They have created a magical place in Boothbay Harbor, and they’re turning people away. So many audience members are repeats that if Susan or Dean leave any of the little details out, (for example, at the start of the show where Susan plays scary music and raises the trembling, then shaking, impressive chandelier to get it out of the way of people viewing the play,) people will complain! 

I know the rules of feature story writing; writers are not supposed to write about his/her personal experiences with their subject. Balderdash. I want to tell you that I’ve been to that wonderful summer theater and it is quite simply fabulous. It’s warm and welcoming, the grounds are gorgeous, lots of parking, the whole ambiance is one of great anticipation, joy, the show starts actually on time, and everyone is clearly thrilled! The intermissions are long enough to get to the bathroom and back to your seat with no rush, there are good cookies for sale too and soft drinks, water, beer, wine and snacks, and new this year is Susan and Dean using a caterer.

My advice to you is to go there, see their marvelous productions, you’ll pay a tenth of the price of seeing it on Broadway and it’ll be just as good. Better! And I promise, everyone leaves the wonderful, enchanting Boothbay Playhouse happy, usually humming, singing or whistling the great tunes they heard.

Susan and Dean Domeyer put on the whole shebang, soup to nuts, nothing is overlooked. Judy and Mickey?  All they had to do was sing, dance and act. Susan and Dean? They do a whole lot more. Everything in fact. Go there and prove me right.

Here’s how you do it: 

Ticket Price:
Adults $20
Children 12 & under $17

Available at:
The Playhouse Box Office
(June - August)

Off season phone

2011 Schedule

June 23, 24, 25, 29, 30
July 1, 2, 6, 7, 8, 9
8 pm

One matinee
Saturday, July 2
2 pm

You don't have to be a kid to love it! Now one of the most performed shows in America, "Seussical" is a fantastical, magical, musical extravaganza! The composers, Tony Award winners Lynn Ahrens and Stephen Flaherty, have lovingly brought to life all of your favorite Dr. Seuss characters in a show that took Broadway by storm. You will laugh, you will cry, you will cheer as the powers of friendship, loyalty, family and community are challenged and emerge triumphant.


July 13, 14, 15, 16, 19,
21, 22, 23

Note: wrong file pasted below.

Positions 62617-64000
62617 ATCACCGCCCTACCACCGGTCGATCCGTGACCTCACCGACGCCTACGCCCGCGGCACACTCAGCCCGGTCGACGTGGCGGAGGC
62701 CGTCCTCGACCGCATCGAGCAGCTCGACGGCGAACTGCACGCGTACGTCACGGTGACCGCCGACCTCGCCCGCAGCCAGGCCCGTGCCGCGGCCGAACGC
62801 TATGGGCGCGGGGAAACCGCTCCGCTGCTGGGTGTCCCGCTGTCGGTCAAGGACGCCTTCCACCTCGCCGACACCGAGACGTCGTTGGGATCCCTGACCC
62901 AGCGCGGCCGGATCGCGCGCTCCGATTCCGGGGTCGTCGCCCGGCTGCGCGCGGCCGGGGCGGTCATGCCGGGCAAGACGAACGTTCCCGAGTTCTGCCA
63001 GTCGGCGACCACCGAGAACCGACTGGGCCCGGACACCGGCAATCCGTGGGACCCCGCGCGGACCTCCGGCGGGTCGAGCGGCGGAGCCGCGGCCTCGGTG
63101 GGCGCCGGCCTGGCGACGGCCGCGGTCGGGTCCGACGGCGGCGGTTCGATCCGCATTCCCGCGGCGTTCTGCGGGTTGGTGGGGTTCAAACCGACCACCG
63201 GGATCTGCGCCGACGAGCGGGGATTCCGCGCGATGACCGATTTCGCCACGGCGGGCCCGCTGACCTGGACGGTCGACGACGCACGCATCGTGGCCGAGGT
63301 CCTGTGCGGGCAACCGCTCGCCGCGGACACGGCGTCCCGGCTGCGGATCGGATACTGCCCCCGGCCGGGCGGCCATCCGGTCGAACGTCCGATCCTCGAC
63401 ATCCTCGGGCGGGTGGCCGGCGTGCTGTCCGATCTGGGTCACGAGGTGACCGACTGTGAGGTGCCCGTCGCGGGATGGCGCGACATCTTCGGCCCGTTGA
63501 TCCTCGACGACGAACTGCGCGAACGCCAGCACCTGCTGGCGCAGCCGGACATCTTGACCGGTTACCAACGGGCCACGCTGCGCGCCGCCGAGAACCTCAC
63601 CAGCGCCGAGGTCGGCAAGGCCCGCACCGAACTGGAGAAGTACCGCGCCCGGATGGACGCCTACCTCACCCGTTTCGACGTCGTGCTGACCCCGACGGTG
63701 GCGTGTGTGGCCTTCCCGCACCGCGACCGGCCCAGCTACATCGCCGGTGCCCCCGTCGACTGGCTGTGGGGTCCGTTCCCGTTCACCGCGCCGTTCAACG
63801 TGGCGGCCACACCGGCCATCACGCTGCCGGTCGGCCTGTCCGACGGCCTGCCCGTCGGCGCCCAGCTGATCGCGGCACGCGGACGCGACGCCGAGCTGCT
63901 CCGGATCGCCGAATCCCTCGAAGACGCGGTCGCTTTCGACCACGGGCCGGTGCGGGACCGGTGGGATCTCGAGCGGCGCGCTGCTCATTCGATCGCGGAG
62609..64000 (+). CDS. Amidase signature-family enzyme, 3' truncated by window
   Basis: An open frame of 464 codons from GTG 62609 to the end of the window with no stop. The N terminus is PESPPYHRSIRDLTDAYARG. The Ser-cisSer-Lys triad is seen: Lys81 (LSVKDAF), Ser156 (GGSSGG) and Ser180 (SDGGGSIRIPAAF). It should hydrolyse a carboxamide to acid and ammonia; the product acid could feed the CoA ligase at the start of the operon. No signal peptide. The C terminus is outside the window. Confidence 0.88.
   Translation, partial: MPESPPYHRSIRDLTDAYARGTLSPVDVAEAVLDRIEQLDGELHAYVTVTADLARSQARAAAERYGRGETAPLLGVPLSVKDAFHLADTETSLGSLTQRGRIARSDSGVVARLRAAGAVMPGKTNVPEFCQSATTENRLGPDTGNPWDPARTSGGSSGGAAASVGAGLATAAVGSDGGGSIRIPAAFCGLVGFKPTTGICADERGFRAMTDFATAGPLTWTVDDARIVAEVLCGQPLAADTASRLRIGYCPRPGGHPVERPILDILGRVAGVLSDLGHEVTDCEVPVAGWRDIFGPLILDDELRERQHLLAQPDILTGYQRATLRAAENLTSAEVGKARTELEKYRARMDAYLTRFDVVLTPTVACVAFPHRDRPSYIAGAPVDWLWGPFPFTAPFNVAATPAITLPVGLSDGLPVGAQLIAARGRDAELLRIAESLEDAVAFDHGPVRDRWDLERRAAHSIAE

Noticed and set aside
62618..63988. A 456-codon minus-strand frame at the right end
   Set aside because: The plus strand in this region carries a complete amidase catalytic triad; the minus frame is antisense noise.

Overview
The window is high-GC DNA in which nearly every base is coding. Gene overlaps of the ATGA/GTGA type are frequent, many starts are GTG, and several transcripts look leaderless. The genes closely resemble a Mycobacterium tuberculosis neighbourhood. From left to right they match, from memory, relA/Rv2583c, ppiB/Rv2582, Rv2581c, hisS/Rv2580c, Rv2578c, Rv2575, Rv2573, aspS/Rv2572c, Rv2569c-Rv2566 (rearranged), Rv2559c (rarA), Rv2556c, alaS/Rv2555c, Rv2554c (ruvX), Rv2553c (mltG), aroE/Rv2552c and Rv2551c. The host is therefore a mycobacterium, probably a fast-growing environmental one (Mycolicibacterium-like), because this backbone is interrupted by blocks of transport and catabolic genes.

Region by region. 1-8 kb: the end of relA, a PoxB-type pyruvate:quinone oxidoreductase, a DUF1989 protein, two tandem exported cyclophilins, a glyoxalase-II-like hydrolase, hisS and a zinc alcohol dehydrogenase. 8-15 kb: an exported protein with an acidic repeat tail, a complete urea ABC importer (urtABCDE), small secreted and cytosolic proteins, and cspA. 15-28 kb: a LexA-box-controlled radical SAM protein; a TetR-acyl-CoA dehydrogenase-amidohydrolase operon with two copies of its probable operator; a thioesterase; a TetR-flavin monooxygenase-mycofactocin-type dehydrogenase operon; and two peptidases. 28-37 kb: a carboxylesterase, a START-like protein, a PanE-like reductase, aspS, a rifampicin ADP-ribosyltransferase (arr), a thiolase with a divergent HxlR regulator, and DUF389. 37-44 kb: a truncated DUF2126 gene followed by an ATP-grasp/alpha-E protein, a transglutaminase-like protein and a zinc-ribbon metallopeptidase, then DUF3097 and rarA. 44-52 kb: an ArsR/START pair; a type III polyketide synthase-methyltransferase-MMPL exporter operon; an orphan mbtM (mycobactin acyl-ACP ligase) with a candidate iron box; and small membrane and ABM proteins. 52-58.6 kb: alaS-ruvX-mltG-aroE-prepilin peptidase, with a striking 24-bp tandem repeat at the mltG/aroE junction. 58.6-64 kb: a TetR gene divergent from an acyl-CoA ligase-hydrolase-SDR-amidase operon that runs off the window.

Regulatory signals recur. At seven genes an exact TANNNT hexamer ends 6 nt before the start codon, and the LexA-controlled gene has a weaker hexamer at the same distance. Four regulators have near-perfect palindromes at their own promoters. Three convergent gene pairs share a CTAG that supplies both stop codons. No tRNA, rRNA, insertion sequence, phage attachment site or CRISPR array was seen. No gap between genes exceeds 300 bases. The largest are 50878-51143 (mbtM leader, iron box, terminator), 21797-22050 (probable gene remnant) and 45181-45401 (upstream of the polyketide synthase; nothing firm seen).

8 pm

One matinee
Saturday, July 23
2 pm

Nunsense became the second longest running musical in off-Broadway history. The plot lends for great laughs: Five out of 52 nuns remain alive at the Little Sisters of Hoboken, where their cook Sister Julia, Child of God,
accidentally killed the rest with her vichyssoise. Upon discovering the disaster, Mother Superior decides the convent will raise the funds needed to bury the nuns by putting on a show. What ensues is an audience-pleasing fun-filled evening filled with song, dance, and"the humor of the Nun."


August 3, 4, 5, 6, 11, 12,
13, 17, 18, 19, 20
8 pm

One matinee
Saturday, August 13
2 pm

Set in New York City, this romantic comedy is considered by critics to be the perfect musical. "Guys and Dolls" soars with the spirit of Broadway as it introduces us to a cast of vivid characters who have become theater legends.... Sarah Brown, the upright but uptight "mission doll," out to reform the evildoers of Times Square; Sky Masterson, the slick, high-rolling gambler who woos her on a bet and ends up falling in love; Adelaide, the chronically ill nightclub performer whose condition has been brought on by the fact that she's been engaged to the same man for 14 years; and Nathan Detroit, her devoted fiance, desperate as always to find a spot for his infamous floating crap game.


September 14, 15, 16, 17,
21, 22, 23, 24
8 pm

One matinee
Saturday, Sept. 24
2 pm

Diplomacy is complicated by romance, with lyrics and music by Irving Berlin. A musical comedy that pokes fun at politics - foreign and domestic alike. Ambassador Sally Adams (a role originated by Ethel Merman), with slim credentials, is sent off to administer in the tiny duchy of Lichtenburg. It's not long before her down-to-earth, typically undiplomatic manner has surprised and charmed the local gentry, which in turn catches the attention of the Prime Minister.